A Glimpse at
The First Trips 1819 - 1820
Hidden beneath the gnarled branches of an ancient willow, in a well-grazed pasture just west of the little village of Montezuma, is a unique bit of canal history long since forgotten. It is the moss-covered walls of the "River Lock" on the original Clinton's Ditch, the Erie Canal.
Nearby are the crumbling foundations of the lock tender's house; its dug well still capped by an aged millstone, and beyond, beside the tree-lined towpath, is the site of an old inn that once catered to the boatmen.
Constructed in 1819 from stone quarried near Union Springs and transported by flat boat through Cayuga Lake and down the Seneca River to this location, the old lock has suffered from the ravages of time. Yet it remains essentially intact as it did when abandoned more than a century ago. Its location marked the western terminus of the middle section of the canal, and its construction opened the unfinished waterway to traffic between Montezuma and Utica in 1820.
Of the 83 such structures mat made navigation across the state on the Erie Canal possible, only one other lock has survived reasonably intact—Fort Hunter in the Mohawk Valley. But of all the locales that played a role in the development of the canal, probably Lock 63 and Montezuma are near the top of the list.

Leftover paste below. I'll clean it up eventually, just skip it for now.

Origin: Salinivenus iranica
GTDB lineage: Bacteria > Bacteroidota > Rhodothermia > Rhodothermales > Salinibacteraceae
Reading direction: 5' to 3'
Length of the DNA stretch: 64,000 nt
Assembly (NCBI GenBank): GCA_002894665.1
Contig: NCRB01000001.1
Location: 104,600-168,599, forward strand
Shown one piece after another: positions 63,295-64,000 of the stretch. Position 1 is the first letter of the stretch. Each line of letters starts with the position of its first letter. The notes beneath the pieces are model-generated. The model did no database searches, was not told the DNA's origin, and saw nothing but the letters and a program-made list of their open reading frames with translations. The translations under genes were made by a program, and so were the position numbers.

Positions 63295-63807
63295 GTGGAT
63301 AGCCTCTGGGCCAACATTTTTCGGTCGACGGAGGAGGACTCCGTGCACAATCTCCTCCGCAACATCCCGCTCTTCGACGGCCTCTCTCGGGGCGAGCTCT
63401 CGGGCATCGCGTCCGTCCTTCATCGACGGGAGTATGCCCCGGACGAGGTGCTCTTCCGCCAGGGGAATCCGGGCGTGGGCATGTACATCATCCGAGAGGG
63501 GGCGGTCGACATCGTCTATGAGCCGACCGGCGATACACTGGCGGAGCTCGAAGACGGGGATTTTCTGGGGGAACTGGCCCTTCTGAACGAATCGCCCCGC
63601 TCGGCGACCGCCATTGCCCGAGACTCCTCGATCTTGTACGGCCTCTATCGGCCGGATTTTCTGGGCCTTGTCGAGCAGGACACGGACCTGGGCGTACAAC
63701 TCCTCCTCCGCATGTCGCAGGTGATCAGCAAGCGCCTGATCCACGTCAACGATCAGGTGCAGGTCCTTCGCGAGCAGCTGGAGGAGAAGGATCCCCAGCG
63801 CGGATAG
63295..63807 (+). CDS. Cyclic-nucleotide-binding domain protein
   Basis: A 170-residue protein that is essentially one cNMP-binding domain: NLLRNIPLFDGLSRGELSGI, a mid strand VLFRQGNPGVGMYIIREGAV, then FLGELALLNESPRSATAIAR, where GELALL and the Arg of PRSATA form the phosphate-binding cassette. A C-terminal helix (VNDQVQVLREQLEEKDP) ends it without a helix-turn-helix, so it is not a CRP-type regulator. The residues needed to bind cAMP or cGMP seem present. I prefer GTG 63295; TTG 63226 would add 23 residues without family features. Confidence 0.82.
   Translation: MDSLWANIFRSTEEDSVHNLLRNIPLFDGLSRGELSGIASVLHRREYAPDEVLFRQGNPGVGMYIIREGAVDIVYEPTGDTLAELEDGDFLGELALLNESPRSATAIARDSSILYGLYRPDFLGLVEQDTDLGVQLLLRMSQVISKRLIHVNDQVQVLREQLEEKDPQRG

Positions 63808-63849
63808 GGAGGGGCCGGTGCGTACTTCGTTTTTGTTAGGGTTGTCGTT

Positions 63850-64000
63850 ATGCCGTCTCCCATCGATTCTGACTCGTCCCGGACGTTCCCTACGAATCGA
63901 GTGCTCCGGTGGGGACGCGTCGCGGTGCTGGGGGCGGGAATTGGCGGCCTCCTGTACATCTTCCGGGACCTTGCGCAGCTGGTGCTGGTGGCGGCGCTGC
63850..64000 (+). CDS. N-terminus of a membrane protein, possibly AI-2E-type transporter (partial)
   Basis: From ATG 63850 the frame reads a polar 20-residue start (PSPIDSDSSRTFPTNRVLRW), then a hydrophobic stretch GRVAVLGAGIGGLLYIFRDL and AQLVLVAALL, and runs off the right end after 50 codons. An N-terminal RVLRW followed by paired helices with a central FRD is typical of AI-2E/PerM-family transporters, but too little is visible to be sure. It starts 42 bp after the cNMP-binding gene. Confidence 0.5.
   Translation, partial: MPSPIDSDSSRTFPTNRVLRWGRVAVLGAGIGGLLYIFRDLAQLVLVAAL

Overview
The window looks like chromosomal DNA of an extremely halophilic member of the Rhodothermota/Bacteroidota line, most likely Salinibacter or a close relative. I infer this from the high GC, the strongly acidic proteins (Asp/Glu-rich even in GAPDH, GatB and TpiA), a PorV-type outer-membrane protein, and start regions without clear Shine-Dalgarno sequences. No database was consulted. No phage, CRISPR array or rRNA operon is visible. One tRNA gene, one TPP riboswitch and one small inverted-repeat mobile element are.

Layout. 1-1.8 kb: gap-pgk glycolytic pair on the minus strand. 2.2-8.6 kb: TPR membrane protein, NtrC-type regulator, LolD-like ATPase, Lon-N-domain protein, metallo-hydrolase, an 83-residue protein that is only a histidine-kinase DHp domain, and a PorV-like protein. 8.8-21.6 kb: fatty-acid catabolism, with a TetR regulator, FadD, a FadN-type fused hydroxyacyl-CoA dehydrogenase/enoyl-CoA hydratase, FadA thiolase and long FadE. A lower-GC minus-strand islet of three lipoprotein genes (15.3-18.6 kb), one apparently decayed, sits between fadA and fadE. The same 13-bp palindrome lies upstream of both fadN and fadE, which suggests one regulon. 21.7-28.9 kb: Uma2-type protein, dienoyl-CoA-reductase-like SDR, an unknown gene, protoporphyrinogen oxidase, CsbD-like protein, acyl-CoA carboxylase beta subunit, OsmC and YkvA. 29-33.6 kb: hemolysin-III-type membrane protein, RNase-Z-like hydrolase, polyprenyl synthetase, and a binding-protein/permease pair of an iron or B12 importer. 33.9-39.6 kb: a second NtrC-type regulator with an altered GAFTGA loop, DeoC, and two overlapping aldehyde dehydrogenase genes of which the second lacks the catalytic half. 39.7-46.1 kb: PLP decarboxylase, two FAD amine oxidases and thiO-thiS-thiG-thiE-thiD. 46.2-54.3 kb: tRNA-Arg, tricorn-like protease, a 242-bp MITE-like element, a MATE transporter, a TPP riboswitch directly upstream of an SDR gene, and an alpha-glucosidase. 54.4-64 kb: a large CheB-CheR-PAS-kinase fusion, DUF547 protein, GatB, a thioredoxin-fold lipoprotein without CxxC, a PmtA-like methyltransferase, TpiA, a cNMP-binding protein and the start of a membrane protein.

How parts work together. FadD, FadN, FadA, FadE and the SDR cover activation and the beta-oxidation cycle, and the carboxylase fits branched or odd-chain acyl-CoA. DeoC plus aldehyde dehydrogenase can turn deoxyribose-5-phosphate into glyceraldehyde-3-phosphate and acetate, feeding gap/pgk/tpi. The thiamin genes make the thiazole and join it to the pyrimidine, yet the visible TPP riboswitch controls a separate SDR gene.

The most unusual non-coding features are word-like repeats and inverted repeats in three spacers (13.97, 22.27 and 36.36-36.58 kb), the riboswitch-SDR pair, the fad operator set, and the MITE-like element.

In a little more than two years after the first earth was turned at Rome, on July 4, 1817, the canal was nearly completed through the wilderness to Montezuma. Ahead still lay the unknown and formidable Montezuma Marshes—a watery land of swamps, quicksand, cattails, and the threat of disease.
The first part of the middle section, between Utica and Rome, was completed in October, 1819. On October 21, the boat "Chief Engineer," designed by Mr. Ely, made a trial trip between the two points. It left Rome in the morning with 30 passengers aboard. More got on along the way, and there were great public demonstrations along the way. The following Saturday, October 23, the boat left Utica for the return trip, with many dignitaries aboard, including Governor DeWitt Clinton and the Canal Commissioners.
At Whitesboro, a short distance from Utica, the boat was greeted by a 21-gun salute from the local company of artillery. The boat arrived at Rome about 2:30 p.m. and returned to Utica that same afternoon, the average speed with two horses being four miles per hour. One horse was used going, and both returning.
It appears, however, that the canal was actually completed to Salina, as the boat Commodore Perry arrived in Utica from Salina on October 25 with a cargo of salt.1 This discounts any theory that the middle section was not navigated before 1820. Further evidence of this is found in an account of a trip from Montezuma to Jordan on December 9, 1819. The Cayuga Republican of Auburn, Wednesday, December 15, 1819, states: